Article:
The band’s all here: Dr. Dog photographed in Philadelphia by Chris Crisman.
The phenomenally popular rock band Dr. Dog, one of the area’s most successful musical exports, has a new album out — and, so we can’t be accused of burying the lead — it’s streaming right now at RollingStone.com.
The new record, B-Room, was recorded in the band’s Clifton Heights recording studio, also named B-Room. Its construction was, if not a labor of love, certainly laborious.
“We spent pretty much our whole recording budget at Home Depot,” the band’s Scott McMicken told the Inquirer in June. Talking to Rolling Stone, bandmate Toby Leaman said: “This was a straight-up construction project.”
Desiree Bender’s The Fawn on the side of Fergie’s
Freewall Philadelphia is a mural project dreamed up by David Guinn, a prolific muralist with the Mural Arts Program who saw something missing in the city’s wall-art scene: a place where non Mural Arts-affiliated artists could use a wall as a canvas without doing something illegal. Hence the side of Fergie’s on Sansom between 12th and 13th — a building that’s now become an outdoor art gallery.
Up now? Desiree Bender’s wheatpaste The Fawn. Next week Freewall holds a celebration and fundraiser for the newest Bender’s wheatpaste, hoping to to match a Knight Foundation grant. More info to come…
The Philly Post’s Dan McQuade decided to puzzle out how far Rocky Balboa ran during his iconic running montage that takes him (and, now, thousands of tourists) up the steps of the Philadelphia Museum of Art. The answer? Far.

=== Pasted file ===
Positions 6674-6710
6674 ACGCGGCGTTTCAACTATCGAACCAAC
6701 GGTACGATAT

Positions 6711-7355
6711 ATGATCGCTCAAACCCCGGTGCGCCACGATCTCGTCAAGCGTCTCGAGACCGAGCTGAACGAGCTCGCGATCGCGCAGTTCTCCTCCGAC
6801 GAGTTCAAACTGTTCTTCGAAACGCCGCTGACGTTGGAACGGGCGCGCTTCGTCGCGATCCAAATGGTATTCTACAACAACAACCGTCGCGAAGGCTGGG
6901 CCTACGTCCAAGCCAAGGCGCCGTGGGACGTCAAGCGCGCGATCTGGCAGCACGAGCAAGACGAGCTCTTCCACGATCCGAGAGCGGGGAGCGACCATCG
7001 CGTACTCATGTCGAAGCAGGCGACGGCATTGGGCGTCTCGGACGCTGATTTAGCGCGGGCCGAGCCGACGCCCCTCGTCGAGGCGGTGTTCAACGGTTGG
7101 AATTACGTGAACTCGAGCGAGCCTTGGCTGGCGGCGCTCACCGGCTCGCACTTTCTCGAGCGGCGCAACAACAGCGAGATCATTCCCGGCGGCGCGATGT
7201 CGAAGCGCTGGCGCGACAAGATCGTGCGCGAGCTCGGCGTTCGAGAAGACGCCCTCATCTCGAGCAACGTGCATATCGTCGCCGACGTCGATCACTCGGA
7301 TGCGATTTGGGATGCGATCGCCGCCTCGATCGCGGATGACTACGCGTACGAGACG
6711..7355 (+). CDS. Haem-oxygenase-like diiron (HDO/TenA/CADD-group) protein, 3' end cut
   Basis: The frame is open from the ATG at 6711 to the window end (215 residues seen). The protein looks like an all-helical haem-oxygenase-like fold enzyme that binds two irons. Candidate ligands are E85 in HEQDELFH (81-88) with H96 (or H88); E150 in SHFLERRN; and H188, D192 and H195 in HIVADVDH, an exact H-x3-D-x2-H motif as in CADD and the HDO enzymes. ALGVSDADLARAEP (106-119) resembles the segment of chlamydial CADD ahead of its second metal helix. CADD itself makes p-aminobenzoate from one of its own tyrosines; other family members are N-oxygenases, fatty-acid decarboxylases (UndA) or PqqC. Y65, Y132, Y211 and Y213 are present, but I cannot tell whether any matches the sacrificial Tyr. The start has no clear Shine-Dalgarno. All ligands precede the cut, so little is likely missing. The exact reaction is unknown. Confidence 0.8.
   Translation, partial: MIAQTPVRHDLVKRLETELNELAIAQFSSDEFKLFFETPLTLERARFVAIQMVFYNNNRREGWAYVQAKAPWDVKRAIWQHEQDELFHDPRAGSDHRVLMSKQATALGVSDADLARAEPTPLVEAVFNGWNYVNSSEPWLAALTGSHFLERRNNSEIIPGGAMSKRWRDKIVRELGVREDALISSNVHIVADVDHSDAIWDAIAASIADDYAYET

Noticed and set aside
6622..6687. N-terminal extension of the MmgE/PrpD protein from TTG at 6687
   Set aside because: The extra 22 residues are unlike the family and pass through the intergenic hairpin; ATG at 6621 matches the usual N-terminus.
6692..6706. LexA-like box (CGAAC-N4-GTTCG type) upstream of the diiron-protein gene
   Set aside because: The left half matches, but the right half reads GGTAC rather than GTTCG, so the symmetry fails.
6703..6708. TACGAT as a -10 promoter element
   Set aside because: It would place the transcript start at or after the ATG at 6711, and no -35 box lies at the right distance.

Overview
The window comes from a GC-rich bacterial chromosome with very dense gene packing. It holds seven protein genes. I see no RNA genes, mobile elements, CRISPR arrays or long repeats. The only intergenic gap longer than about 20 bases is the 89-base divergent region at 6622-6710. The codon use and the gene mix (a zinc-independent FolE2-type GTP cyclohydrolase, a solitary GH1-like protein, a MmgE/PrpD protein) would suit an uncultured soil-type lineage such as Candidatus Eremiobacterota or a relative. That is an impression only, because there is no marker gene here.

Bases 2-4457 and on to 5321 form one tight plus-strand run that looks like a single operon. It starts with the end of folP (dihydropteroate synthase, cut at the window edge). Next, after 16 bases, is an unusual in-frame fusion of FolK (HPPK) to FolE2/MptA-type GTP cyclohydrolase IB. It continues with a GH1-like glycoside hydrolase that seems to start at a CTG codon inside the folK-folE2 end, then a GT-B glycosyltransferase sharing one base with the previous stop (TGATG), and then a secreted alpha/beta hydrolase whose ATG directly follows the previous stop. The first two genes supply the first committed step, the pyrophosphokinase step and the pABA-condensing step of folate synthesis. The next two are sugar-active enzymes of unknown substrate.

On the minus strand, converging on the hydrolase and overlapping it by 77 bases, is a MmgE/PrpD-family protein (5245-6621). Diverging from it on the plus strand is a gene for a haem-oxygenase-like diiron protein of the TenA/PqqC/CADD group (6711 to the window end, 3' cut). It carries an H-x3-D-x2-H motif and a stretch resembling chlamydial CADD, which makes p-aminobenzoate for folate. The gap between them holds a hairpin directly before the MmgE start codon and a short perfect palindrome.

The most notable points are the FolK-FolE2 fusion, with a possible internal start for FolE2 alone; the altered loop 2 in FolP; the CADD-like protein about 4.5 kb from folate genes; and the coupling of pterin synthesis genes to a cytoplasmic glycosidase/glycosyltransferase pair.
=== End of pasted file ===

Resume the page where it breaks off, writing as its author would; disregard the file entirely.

But aside from raw mileage, the number of neighborhoods the Italian Stallion traverses is also impressive, which makes me think there were real estate agents involved in the making of the film.
Come on, Joanne Davidow, ’fess up: Did you orchestrate this whole thing?
The Mural Arts Program (MAP) knows how much people love the 1987 Keith Haring mural We the Youth at 22nd & Ellsworth. That’s why the city arts organization issued a reassuring heads up on its Facebook page before the beginning of a six- to eight-week restoration, during which there will be scaffolding and workers and other oft-suspicious signs of doom.
A longtime tourist attraction, the doors of Dublin, likely the inspiration for local artist Allison Ostertag’s Doors of Fairmount poster, are a thing of historical myth. According to some tour guides, Queen Victoria, mourning the death of Prince Albert, ordered for all doors to be painted black. The Irish rebelled by painting theirs vibrant hues.
Less colorful is the most plausible case: residents painted their doors a variety of colors in order to distinguish their homes during a period of strict architectural uniformity. The doors of Dublin have since become a famous characteristic of the city, amassed on posters by American ad agencies since the 1970s.